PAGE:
Let’s take a look at some hitters who were owned in every league at the beginning of the season but have since been dropped in many leagues. There have been a surprising number of batters who have been big producers in the past and were expected to be good again this year but simply fell flat on their faces. Some of them got hurt and were dropped by impatient owners. Others were just simply playing like crap and deserved to be dropped.
Sometimes fantasy owners get aggravated and drop a player they should have kept. Sometimes owners were forced to drop a player because they needed the roster spot for another player. That means there are some big names on the waiver wire in a lot of leagues right now. Some of them can help your team win this year, others can help you in the future.
Jayson Werth, Nationals — finished 2014 ranked #49 overall, currently ranked #1252 in 5×5 leagues.
Werth has been both bad and hurt. He was awful in April and May, hitting to a woeful .208/.294/.287 slash line in 119 plate appearances. Then to make matters worse Continue reading →
A month or so ago on one of my Baseball Professor Daily Profcasts, fellow TDG writer George Bissell and I had Wilson Karaman of Baseball Prospectus on as our guest for our Friday on the Farm show. Wilson gets a chance to spend ample time covering the Cal League and with that he sees many top prospects come through. One thing that he stressed to us in the conversation was just how important it is to see prospects recognize their shortcomings and take steps to correct them. Here in 2015, no single player in the minor leagues has done this with more vigor than the Frisco RoughRiders Nick Williams.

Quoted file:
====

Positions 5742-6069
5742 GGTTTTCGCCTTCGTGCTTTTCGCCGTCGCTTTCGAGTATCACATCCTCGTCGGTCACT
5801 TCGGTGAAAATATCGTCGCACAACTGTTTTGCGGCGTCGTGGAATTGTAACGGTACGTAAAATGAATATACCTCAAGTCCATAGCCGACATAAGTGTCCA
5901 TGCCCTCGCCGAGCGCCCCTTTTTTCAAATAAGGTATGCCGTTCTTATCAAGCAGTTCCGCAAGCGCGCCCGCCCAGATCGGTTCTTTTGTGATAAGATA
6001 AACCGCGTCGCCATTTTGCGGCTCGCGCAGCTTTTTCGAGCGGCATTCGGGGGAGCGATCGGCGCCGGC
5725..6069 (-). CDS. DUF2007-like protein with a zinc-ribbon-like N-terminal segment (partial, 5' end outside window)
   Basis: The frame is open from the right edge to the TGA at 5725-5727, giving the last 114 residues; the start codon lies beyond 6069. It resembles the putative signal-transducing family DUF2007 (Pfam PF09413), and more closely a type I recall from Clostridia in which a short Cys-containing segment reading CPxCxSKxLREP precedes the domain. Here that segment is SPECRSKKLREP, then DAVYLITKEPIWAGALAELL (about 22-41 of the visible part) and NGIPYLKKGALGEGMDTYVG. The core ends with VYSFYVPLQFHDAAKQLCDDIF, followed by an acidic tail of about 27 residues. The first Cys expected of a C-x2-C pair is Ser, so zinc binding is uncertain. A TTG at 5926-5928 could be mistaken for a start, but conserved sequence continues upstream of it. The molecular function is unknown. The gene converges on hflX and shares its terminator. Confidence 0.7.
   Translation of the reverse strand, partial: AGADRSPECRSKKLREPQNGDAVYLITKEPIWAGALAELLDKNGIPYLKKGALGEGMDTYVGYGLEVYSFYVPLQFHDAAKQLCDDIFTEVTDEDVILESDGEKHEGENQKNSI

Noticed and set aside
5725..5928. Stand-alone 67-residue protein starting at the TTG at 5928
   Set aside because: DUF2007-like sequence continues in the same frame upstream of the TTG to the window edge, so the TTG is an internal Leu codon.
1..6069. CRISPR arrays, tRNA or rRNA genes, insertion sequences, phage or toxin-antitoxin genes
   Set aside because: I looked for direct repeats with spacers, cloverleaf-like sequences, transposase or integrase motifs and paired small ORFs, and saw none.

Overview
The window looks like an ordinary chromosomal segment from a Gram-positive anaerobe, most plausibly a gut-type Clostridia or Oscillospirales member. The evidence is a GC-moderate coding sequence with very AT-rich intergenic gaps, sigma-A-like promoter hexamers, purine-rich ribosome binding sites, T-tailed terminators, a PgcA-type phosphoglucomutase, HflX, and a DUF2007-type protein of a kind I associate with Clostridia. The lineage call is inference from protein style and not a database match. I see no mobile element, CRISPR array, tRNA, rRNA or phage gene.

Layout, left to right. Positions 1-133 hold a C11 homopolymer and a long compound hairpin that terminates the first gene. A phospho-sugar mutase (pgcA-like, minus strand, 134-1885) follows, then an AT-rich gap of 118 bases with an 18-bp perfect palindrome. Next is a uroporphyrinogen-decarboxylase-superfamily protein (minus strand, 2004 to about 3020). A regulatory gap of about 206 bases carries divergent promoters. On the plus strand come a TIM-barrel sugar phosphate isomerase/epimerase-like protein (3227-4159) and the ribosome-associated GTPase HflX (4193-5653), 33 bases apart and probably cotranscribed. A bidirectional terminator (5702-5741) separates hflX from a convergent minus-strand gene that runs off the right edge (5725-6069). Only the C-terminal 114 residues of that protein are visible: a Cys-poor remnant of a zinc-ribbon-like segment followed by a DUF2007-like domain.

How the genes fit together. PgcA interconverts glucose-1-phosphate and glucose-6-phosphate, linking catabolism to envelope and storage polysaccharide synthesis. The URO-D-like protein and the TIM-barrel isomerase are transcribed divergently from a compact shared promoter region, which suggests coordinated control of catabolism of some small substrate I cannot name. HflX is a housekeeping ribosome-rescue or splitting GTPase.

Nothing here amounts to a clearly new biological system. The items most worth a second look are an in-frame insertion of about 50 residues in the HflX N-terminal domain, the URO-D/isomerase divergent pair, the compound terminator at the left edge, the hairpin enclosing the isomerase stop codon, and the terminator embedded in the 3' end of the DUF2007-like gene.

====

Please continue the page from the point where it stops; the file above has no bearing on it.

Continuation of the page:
Williams was drafted by the Texas Rangers with the 93rd overall pick straight out of high school. At 6’3”, 195 lbs., his athleticism jumped off the page along with his incredible bat speed from the left side. There is no doubt that even as an 18-year-old Williams felt that he was the best player at the level and as he progressed he continued to feel that way. It wasn’t until the end of his third year as a professional, in 2014, when he reached AA for the first time that he finally looked overmatched.
We’ve reached the middle of July, which is when most prospect purveyors update their respective lists to reflect the multitude of changes that have occurred since the beginning of the season. As we’ve touched on before, it is extremely important to stay abreast of the constant changes in the valuation of prospects in order to run a profitable dynasty league franchise. Perceived value in the prospect world is very important, especially in trade talks where it can sometimes be the final piece of information that closes a deal, particularly if your trading partner lacks the knowledge of prospects (and life in general) that you, The Dynasty Guru reader has in spades.
We’ll be diving into the midseason rankings of:
– John Sickels, the proprietor of the outstanding SB Nation site Minor League Ball (who ranks 75 prospects)
– Baseball America (who ranks 50 prospects)
– Keith Law of ESPN.com Insider(who ranks 50 prospects)
It’s hotter than the surface of the sun where I live and I’m going on vacation in three days, so let’s skip the pussyfooting around and get right down to business.
Several of the top catching prospects made it to the majors this year and/or exhausted their rookie eligibility, including Blake Swihart (#15 in our preseason top 50 catchers), Kyle Schwarber (#18), Kevin Plawecki (#29), Andrew Susac (#30), Austin Hedges (#37), Christian Bethancourt (#38), and J.T. Realmuto (#48). Here’s a quick update on the guys from our preseason list who are left in the minors and a word about a couple of risers who weren’t.
Jorge Alfaro, Texas Rangers (#16)